Here at Consult Hyperion we tend to go on about the lack of a joined up thinking around government policy on digital identity and source authentication but mostly it doesn’t really affect us personally. I mean, we get this stuff, we can spot a scam a mile off. But sometimes it does get a bit close to home…
I discovered today that my frail but still mentally competent parents have been quarantining for the past week, and a bit, because they received an NHS Test and Trace text warning that they’d been in the proximity to someone diagnosed with COVID-19. As they’re in the very high risk category, you can imagine how worried they were. But here’s the thing – they never give their mobile number to anyone and they wouldn’t know how to download an app even if I spent a year explaining it to them. It was a scam – in fact the text deleted itself, but almost certainly it will have contained “more information” link, which would have downloaded malware onto their phone.
Our friends at Smartex challenged its readership to define Digital Identity the other day, with a bottle of wine on offer for the best definition. I’m pleased to say that the bottle of wine was won by Consult Hyperion, with a couple of competition entries submitted.
Coming up with a definition for digital identity is not easy. It can refer to quite a number of different things, making the task of encapsulating it in a sentence next to impossible. For my attempt I thought that rather than try to describe what it is, it would be better to describe what it does. I came up with this:
Digital identity allows us to trust each other by enabling us to share the minimum amount of verifiable information needed for the thing we want to do.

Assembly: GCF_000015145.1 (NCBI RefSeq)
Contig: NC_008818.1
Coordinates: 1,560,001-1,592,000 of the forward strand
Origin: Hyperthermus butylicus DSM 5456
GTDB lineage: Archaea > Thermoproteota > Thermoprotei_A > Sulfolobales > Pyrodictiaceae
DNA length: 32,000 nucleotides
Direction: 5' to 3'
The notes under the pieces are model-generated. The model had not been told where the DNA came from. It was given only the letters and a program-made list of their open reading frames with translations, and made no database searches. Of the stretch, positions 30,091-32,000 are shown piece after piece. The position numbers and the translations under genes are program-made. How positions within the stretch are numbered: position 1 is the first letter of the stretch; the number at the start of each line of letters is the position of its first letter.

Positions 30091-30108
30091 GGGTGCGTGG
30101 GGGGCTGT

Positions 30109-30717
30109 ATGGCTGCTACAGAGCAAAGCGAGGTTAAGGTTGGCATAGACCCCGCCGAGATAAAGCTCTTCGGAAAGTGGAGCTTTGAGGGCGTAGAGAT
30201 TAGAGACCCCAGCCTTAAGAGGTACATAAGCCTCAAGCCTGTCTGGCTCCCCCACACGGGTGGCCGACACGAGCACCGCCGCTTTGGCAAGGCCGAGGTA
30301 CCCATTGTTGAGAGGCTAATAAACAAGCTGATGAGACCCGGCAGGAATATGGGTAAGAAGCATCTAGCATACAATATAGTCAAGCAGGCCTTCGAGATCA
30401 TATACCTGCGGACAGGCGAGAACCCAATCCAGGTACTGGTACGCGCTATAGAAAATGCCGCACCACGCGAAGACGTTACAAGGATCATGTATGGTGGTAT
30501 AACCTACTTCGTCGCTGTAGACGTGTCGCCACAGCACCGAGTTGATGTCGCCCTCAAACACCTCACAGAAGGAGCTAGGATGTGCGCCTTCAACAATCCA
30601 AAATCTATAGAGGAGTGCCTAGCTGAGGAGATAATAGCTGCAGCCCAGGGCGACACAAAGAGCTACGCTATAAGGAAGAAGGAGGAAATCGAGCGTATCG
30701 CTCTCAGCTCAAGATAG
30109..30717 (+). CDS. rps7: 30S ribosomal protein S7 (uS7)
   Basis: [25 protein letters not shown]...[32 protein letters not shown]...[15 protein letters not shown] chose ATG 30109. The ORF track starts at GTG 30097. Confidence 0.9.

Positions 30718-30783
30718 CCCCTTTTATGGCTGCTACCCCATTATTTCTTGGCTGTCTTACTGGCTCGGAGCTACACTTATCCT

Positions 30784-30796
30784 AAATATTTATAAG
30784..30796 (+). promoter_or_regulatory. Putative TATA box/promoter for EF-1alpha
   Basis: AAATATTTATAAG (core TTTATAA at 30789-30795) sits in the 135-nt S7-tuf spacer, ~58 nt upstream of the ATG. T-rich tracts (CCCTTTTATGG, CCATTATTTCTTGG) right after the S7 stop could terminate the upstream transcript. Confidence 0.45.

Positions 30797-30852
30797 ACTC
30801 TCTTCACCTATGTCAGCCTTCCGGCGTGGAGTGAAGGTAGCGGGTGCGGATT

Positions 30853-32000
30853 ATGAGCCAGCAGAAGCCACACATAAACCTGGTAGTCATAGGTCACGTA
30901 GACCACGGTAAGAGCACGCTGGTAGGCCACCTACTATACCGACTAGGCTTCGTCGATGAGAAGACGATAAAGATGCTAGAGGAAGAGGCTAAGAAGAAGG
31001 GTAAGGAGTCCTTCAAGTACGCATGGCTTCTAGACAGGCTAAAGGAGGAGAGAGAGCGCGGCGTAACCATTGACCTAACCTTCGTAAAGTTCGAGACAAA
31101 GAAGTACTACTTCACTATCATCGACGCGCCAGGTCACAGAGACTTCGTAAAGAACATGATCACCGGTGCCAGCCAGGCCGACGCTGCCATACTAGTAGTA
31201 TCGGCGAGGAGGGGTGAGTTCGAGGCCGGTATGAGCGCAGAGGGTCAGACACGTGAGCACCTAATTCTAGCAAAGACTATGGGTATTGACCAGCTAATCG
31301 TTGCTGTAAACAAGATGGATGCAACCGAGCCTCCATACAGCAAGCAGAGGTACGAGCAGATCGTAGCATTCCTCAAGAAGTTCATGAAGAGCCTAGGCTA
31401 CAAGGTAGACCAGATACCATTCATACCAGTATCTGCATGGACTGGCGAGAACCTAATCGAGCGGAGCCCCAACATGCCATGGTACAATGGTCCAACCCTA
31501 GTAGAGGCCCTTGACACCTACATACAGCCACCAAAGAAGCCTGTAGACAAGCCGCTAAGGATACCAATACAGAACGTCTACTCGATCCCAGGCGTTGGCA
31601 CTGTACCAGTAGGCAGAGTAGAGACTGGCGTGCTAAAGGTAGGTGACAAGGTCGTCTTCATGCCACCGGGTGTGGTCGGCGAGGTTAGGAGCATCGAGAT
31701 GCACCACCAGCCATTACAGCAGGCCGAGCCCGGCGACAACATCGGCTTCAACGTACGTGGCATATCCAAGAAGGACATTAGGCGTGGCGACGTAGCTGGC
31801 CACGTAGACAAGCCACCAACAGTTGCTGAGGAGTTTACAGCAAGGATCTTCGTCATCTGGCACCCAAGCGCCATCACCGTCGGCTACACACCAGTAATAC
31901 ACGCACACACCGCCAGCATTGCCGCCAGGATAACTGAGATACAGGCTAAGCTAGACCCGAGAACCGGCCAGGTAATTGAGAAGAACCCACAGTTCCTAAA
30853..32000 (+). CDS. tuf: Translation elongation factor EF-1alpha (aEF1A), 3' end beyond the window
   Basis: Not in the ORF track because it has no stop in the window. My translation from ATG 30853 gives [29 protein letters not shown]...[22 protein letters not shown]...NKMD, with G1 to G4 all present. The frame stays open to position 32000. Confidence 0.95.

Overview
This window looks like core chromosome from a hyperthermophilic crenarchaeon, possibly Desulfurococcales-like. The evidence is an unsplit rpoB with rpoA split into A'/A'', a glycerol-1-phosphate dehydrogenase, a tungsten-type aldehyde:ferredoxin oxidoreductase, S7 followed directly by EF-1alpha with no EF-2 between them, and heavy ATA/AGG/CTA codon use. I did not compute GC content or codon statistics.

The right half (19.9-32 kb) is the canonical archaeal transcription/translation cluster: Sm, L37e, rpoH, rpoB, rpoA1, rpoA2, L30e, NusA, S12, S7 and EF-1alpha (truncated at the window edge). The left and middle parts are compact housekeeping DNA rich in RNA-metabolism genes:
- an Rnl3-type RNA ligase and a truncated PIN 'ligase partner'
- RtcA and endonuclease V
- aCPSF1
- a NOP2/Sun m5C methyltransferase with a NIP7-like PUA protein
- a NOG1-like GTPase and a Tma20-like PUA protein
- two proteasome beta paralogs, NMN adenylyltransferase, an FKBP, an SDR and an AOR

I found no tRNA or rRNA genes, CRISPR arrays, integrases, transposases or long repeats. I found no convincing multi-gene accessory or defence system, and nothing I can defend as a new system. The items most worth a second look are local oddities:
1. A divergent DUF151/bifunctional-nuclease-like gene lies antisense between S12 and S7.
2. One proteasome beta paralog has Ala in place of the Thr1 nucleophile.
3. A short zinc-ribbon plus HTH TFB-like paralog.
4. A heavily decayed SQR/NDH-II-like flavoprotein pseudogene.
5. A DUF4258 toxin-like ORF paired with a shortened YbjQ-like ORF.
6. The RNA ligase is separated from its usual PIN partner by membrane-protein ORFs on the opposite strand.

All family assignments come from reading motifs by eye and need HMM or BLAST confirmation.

In one sentence I was trying to capture several points:
- Digital identity is a means to an end not an end in itself
- It’s bi-directional – in any transaction both parties need to have confidence in the other party
- It’s about the information you need to share, which will vary considerably between contexts.
- It protects privacy by only sharing the information (or claims) necessary.
The Digital ID & Authentication Council of Canada (“DIACC”) announced the launch of the Pan-Canadian Trust FrameworkTM (“PCTF”) this week, a set of digital ID and authentication industry standards that will define how digital ID will roll out across Canada. Its launch marks the shift from the framework’s development into official operation and will begin alpha testing by public and private sector members in Canada. The alpha testing will inform the launch of DIACC’s PCTF Voila Verified Trustmark Assurance Program (“Voila Verified”), set to launch next year.